For some reason Pepper Potts seems to be unavailable to Brian Michael Bendis for his Iron Man reboot, so instead Mary Jane Watson gets her role. It’s an inspired piece of casting, and casting is what it is, with Bendis’ interpretation of Iron Man taking its lead from the Robert Downey movie version, as seen in Reboot. This Tony Stark is motor mouthed, spouting stream of consciousness self-aware dialogue rather than talking, but because the artifice is so obvious it’s actually endearing.

So, with the banter sorted, what’s the rest of The War Machines like? Rather good, actually. If Reboot’s artist David Marquez couldn’t stick around, there can’t be any complaints about Mike Deodato can there? Two decades of fine graphic art have cemented his reputation as one of the finest superhero artists around, and Bendis celebrates his arrival with mystery, team-ups and well plotted action.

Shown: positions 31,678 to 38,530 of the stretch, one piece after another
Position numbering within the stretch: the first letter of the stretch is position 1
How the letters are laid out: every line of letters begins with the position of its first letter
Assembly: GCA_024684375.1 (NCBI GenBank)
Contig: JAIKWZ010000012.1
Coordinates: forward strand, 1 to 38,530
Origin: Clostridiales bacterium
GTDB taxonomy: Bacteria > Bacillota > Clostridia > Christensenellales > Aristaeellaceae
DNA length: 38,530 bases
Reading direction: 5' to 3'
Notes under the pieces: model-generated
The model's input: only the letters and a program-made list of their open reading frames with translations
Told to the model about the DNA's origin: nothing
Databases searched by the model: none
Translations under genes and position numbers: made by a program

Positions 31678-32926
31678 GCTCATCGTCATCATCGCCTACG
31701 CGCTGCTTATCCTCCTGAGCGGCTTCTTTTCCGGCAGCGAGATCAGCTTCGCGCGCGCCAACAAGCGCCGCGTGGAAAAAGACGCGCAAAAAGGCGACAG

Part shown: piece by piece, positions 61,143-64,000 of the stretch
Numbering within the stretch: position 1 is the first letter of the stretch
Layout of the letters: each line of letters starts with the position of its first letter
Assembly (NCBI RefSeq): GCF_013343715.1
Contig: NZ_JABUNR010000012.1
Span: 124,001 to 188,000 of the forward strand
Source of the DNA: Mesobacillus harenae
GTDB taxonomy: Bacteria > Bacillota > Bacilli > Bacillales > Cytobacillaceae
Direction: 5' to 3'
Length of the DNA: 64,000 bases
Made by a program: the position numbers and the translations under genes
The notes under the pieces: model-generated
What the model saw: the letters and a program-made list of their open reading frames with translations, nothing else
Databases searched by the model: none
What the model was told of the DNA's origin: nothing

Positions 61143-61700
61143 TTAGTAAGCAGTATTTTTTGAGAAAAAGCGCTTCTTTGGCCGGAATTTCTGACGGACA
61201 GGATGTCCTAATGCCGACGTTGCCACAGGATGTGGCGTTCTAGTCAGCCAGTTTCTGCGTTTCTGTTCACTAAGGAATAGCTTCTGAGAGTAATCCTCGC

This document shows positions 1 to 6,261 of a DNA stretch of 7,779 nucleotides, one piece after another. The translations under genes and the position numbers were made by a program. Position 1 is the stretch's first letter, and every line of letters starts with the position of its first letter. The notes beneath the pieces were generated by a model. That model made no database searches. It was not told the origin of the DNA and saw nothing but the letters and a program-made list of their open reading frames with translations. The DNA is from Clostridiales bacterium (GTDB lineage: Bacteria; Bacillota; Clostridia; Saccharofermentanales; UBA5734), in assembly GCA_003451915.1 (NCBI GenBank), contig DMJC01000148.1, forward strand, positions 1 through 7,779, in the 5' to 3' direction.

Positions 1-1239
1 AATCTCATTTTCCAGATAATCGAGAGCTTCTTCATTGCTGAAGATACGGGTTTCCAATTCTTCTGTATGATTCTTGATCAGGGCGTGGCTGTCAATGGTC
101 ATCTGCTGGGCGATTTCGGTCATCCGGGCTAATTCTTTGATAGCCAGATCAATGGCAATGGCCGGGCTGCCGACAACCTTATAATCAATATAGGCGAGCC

Leaping a month between chapters is an extremely workable device, and the way it’s incorporated ties into the way Bendis characterises Tony Stark. He encounters something he doesn’t understand, something that shouldn’t be possible, and the allure of a mystery is at that moment more important than anything else. Not that what’s happening isn’t important. In quick succession both War Machine and Iron Man are defeated with ease, and that shouldn’t happen. Spider-Man’s also on hand, and there’s a continuing problem with Stark’s company share price diving. This is a contrived method of prompting a shareholder rebellion proving the weakest sequence of The War Machines, but there’s compensation in the subplots Bendis keeps on the boil. The continuing involvement of Victor von Doom, and the introduction of teenage prodigy Riri Williams will eventually split Iron Man into two series, but for the moment Civil War II takes precedence.